Tolliver is not an elite defender by any means, and I question whether he can ever switch onto guards, something Belly could do at times, but Tolly is excellent at drawing charges and that should help. Of the 369 qualified players, Anthony Tolliver ranked 13th in the NBA at charges drawn per game. He will be able to defend players inside, and he should help provide some defensive relief on the interior to a team that badly needs it. Slow and steady isn’t something that is necessarily attractive in a defender, but Minnesota needs someone like this on the roster.
Tolliver actually may end up being the most valuable bench piece next season. Though he may not post eye-popping numbers, a lot of the value of a stretch big is what they do for the other players they share the court with. Derrick Rose isn’t popular amongst Wolves fans and I’m not a fan either, but he does have value as a downhill point guard who can get quick buckets. A bench unit with Rose, Josh Okogie, Tyus Jones, Gorgui Dieng, and Tolliver looks decent but somewhat unpredictable, and that’s why the Tolliver signing has grown on me. I like that he is a consistent vet that can tie all of those pieces together. He is going to shoot over 38% from three and play decent defense regardless of what is happening around him.
I spoke to Duncan Smith of The Athletic Detroit about Tolliver’s importance to the Pistons last season. “Tolliver was important both from a leadership perspective and his play on the court,” Smith said.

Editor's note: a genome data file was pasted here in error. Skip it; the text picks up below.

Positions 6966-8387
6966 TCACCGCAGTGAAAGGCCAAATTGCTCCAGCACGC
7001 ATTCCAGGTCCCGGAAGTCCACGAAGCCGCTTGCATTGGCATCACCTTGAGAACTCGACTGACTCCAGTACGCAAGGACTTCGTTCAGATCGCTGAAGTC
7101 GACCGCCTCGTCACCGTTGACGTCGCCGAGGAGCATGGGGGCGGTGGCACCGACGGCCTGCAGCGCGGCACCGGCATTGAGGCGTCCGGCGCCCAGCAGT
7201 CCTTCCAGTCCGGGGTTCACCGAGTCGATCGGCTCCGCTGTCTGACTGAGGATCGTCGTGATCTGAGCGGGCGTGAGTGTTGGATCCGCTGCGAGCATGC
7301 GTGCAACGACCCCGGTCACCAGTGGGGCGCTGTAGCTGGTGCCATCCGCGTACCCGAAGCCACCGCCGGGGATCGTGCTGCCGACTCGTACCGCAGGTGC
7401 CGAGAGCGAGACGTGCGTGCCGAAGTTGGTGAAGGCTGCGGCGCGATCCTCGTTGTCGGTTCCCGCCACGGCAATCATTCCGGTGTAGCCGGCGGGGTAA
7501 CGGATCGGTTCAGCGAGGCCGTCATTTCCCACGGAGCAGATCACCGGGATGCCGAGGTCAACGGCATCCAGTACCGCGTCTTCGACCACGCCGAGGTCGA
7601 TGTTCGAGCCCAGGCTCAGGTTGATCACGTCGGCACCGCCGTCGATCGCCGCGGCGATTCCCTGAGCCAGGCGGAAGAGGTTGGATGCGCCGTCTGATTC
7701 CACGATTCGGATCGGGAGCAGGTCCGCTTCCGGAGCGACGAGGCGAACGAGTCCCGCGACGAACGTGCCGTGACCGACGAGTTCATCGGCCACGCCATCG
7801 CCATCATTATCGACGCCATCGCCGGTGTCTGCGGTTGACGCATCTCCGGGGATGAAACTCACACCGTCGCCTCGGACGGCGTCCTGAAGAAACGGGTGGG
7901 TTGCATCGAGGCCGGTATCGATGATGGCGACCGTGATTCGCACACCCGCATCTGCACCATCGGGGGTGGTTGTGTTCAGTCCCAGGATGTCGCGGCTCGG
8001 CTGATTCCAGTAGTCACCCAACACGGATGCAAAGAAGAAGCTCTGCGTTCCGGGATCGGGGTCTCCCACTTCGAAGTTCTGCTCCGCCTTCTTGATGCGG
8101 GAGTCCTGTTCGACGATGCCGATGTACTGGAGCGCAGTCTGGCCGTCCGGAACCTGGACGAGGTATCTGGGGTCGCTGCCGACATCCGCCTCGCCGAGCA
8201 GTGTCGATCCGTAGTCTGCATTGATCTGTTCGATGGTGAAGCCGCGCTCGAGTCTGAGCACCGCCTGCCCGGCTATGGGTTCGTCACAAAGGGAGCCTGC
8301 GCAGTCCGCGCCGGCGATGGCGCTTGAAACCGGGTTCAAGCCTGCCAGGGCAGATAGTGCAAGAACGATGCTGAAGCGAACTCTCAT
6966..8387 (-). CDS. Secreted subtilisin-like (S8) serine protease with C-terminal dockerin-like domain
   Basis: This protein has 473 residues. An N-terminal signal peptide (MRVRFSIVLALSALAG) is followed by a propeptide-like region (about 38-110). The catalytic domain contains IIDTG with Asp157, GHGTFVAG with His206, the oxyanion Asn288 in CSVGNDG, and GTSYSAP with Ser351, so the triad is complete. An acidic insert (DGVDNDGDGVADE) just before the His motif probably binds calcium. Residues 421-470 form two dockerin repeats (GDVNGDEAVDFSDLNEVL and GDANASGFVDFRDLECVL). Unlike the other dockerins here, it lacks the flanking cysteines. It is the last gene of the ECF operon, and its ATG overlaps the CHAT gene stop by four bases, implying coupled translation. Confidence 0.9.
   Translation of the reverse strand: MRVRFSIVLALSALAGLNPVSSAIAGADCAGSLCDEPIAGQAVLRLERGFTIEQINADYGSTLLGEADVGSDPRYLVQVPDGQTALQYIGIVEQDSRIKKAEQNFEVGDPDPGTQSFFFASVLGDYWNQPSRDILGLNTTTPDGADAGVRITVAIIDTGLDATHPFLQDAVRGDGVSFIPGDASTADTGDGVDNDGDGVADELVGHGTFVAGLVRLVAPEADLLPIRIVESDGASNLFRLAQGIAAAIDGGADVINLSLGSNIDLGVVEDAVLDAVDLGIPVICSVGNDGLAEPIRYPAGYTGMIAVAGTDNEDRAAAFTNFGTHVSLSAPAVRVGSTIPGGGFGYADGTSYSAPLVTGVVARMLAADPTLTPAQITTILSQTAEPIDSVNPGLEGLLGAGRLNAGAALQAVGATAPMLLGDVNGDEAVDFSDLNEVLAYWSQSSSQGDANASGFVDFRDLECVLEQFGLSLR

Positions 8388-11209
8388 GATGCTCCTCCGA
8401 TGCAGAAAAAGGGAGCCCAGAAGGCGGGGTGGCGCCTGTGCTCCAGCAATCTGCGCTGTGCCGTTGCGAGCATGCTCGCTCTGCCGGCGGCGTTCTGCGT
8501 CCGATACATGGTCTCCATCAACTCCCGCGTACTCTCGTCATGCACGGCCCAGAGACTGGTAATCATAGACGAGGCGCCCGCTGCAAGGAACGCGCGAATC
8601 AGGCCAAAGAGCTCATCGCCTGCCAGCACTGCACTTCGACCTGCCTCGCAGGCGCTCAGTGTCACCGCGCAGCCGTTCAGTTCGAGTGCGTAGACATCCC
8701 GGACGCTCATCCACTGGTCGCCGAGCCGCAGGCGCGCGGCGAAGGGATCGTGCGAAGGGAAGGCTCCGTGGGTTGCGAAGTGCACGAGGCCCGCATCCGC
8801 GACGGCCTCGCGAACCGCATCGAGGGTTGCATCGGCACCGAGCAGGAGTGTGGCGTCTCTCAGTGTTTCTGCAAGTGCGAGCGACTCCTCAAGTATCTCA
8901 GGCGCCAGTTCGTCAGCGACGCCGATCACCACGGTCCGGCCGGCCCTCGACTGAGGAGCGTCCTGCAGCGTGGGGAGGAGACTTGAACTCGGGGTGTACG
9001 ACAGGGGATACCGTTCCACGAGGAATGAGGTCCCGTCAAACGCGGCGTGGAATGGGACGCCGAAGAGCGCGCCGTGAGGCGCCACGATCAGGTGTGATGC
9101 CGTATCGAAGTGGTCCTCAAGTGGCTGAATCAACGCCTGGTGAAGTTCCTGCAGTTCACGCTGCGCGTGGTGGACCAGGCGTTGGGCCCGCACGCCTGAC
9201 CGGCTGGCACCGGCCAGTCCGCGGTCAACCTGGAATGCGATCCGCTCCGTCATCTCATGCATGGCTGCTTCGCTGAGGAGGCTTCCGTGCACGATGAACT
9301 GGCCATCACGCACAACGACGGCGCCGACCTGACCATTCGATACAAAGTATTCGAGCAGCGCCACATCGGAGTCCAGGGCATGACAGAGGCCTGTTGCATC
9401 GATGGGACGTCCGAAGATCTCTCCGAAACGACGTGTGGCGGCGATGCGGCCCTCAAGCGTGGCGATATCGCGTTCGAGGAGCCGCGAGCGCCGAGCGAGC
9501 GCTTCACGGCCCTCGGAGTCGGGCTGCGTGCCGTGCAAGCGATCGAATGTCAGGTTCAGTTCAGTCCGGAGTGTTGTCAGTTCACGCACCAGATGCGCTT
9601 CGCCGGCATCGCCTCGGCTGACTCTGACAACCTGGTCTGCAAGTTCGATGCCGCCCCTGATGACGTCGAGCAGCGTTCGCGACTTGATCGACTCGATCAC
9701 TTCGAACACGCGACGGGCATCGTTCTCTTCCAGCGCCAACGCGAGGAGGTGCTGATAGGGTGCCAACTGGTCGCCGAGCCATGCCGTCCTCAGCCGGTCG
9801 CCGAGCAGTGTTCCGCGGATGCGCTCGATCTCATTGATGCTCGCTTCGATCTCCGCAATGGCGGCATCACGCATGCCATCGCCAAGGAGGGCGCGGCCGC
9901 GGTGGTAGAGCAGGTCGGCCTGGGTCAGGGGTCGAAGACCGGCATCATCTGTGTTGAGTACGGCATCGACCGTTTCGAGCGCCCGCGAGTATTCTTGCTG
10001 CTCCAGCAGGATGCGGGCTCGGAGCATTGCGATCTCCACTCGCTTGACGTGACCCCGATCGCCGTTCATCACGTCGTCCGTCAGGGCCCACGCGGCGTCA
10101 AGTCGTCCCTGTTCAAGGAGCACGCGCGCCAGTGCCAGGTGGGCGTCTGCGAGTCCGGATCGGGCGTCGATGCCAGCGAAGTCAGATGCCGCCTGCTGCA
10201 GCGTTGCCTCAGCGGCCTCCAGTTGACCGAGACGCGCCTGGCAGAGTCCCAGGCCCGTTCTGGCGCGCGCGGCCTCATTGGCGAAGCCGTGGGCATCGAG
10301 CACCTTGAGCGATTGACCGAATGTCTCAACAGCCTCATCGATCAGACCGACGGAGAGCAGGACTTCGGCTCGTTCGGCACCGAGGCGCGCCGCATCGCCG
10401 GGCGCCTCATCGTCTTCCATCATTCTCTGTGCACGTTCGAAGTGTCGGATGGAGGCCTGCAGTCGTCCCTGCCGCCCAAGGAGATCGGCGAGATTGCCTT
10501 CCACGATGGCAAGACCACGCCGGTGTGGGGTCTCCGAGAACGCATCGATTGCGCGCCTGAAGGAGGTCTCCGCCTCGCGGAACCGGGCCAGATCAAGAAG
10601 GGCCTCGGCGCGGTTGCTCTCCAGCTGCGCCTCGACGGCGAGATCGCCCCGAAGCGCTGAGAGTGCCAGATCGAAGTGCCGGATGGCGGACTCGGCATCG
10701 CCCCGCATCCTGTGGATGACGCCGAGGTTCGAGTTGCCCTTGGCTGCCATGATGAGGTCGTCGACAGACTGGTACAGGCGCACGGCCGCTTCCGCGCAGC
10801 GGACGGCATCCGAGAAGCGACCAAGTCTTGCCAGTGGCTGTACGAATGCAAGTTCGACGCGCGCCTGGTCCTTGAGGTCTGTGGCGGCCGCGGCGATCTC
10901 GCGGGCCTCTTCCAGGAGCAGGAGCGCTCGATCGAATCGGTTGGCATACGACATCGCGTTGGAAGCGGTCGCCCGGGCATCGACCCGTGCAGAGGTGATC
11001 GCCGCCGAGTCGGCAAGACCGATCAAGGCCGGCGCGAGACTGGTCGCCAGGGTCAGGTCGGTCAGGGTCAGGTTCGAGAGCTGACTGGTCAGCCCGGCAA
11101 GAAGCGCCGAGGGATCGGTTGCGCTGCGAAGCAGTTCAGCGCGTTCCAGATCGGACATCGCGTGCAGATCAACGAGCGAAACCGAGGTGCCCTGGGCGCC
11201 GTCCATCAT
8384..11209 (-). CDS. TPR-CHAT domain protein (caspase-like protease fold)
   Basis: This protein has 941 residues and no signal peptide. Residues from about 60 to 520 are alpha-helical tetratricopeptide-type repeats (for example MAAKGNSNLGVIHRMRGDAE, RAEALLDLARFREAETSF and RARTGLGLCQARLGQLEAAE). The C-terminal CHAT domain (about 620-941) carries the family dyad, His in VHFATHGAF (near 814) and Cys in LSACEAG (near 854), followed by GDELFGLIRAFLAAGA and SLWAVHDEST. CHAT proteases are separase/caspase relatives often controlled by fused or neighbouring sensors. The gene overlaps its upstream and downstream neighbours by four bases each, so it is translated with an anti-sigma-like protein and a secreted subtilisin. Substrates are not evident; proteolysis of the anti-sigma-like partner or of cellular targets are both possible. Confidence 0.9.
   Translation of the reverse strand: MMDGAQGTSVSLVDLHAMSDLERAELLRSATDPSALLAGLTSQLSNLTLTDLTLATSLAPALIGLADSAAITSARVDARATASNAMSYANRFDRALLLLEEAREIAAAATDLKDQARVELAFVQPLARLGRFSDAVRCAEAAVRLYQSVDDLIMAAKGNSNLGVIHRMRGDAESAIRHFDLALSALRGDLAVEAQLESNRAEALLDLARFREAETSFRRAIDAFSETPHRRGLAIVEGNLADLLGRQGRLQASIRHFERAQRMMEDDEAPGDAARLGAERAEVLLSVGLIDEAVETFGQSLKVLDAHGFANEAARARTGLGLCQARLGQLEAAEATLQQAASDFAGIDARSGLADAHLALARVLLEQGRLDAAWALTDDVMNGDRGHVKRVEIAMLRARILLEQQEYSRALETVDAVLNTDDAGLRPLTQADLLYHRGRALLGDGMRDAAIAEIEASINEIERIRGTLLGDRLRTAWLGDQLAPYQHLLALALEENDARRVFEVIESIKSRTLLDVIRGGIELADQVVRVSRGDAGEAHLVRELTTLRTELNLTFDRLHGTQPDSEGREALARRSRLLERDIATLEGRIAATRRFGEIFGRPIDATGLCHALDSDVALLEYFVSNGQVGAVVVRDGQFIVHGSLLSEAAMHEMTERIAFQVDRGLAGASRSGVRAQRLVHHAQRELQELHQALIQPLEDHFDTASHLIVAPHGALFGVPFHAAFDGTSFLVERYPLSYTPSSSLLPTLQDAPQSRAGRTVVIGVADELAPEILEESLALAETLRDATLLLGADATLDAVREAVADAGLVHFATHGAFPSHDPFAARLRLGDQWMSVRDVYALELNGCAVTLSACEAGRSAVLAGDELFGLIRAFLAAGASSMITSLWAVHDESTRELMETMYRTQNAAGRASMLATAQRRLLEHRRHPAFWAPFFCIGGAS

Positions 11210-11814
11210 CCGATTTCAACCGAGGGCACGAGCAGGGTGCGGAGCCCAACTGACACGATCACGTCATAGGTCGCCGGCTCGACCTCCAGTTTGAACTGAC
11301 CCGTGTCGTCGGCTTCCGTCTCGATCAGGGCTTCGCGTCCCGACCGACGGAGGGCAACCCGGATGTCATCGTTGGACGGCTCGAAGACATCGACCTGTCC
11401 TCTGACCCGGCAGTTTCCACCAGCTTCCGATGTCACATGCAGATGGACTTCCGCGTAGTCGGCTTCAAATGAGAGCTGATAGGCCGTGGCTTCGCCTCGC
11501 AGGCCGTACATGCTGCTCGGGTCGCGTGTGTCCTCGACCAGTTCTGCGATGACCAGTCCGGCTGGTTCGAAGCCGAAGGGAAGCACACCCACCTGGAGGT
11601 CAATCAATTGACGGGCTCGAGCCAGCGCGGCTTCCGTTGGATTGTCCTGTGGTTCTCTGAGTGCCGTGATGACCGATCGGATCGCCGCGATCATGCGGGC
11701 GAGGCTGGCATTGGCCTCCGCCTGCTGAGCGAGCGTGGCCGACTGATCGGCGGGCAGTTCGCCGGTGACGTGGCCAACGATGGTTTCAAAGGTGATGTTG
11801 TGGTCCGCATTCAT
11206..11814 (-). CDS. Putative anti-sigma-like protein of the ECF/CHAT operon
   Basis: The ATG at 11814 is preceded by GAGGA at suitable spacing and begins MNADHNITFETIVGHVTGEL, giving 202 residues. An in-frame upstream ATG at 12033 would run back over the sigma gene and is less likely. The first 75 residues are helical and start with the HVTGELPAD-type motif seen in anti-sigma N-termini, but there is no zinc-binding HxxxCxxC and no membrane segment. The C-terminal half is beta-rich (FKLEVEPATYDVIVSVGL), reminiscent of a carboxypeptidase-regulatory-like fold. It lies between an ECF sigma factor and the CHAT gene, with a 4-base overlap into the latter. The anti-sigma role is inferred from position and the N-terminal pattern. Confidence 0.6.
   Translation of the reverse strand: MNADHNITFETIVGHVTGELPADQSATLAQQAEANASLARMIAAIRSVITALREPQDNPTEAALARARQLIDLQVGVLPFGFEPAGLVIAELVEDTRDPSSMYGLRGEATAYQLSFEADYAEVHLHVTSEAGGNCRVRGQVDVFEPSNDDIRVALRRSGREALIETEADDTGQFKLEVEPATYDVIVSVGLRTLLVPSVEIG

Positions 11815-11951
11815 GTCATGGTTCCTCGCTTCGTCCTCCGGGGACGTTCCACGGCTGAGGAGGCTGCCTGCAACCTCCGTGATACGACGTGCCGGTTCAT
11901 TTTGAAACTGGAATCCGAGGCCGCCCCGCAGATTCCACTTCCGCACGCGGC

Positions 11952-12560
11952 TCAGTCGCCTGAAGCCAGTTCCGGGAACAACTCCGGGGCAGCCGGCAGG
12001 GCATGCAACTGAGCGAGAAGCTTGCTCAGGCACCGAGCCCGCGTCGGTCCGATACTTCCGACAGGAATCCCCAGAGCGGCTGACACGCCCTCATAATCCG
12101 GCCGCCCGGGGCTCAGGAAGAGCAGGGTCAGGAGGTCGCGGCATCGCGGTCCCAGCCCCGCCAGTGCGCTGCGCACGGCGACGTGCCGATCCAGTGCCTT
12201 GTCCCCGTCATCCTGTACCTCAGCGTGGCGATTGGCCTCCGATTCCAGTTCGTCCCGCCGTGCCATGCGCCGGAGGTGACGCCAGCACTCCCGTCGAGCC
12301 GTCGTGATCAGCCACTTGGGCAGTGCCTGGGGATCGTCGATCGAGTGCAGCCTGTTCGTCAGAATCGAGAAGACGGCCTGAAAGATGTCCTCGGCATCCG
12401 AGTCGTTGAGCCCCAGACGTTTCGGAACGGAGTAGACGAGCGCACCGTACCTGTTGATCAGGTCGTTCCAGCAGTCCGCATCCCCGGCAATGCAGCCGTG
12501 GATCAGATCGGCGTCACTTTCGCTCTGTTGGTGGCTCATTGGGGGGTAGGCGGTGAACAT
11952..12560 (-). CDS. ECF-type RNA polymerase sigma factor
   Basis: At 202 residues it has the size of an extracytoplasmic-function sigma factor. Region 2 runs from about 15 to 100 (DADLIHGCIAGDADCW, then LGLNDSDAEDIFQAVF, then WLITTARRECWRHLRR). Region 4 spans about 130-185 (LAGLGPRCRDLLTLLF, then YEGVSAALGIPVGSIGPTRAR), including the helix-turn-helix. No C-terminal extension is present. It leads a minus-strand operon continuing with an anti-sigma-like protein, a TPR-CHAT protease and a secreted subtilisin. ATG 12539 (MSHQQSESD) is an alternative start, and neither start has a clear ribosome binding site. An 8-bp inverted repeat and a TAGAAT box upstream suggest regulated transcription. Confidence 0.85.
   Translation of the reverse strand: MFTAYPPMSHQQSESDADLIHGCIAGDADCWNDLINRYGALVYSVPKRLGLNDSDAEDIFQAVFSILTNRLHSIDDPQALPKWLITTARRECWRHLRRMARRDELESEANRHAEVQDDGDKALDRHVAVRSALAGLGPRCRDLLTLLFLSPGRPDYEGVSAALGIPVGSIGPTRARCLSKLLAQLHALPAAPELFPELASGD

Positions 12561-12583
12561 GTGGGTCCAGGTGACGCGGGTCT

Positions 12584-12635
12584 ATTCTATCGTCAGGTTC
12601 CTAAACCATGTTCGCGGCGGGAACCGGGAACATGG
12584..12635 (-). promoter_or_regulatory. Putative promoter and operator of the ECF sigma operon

“A fairly inexperienced team, the Pistons benefited from his experience, and for a decent stretch of the season he was one of the best shooters in the league.”
This fits with what most have suggested, Tolliver will bring high volume and efficient spot-up shooting to a team that already has a high variety of ball handlers.
As for the weaknesses in his game, Smith told me that Tolliver isn’t much of a rebounder or playmaker. On many rosters this would be a problem, but the Wolves mostly need him to be that stretch four who can offer space and knock down threes, above all else.
While Tolliver is not the most exciting signing in the world, he is the type of player every roster needs. He will provide a consistent and steady form of production and should help create extra driving angles for teammates. His ability to draw chargers is the main aspect of his defensive game that gets credit, but his hustle and communication on that end should help him be a decent team defender. Bjelica will be missed, and his game is more diverse, but Tolliver’s spot-up shooting should provide instant relief as the Wolves look to win their first playoff series since 2004.